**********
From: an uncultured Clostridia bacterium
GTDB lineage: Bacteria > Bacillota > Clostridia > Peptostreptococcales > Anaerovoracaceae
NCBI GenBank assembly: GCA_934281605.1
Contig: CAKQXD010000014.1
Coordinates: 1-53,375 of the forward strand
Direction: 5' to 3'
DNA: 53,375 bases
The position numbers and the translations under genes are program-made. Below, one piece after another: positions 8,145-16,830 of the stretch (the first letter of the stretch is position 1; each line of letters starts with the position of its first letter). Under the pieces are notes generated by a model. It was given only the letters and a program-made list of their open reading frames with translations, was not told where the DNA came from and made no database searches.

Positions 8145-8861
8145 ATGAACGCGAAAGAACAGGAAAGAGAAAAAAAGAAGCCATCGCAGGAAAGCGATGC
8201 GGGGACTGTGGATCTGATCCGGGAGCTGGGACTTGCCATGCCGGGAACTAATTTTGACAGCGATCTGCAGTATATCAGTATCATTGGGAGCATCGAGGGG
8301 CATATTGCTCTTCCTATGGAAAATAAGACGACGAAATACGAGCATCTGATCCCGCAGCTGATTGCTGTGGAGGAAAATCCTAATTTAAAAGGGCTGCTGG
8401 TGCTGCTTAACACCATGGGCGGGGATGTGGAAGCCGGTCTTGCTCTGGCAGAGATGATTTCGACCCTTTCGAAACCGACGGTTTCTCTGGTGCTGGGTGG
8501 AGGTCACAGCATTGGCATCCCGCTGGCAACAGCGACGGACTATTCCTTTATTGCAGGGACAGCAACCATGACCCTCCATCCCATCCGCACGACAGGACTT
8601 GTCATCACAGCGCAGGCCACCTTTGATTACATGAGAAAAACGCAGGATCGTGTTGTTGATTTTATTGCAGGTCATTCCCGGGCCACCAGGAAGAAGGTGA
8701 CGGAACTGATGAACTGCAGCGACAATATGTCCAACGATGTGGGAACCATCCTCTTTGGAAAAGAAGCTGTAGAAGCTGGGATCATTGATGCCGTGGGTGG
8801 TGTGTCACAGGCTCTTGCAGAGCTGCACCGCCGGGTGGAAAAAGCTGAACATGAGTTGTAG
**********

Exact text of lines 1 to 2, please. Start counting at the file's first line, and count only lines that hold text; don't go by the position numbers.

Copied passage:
From: an uncultured Clostridia bacterium
GTDB lineage: Bacteria > Bacillota > Clostridia > Peptostreptococcales > Anaerovoracaceae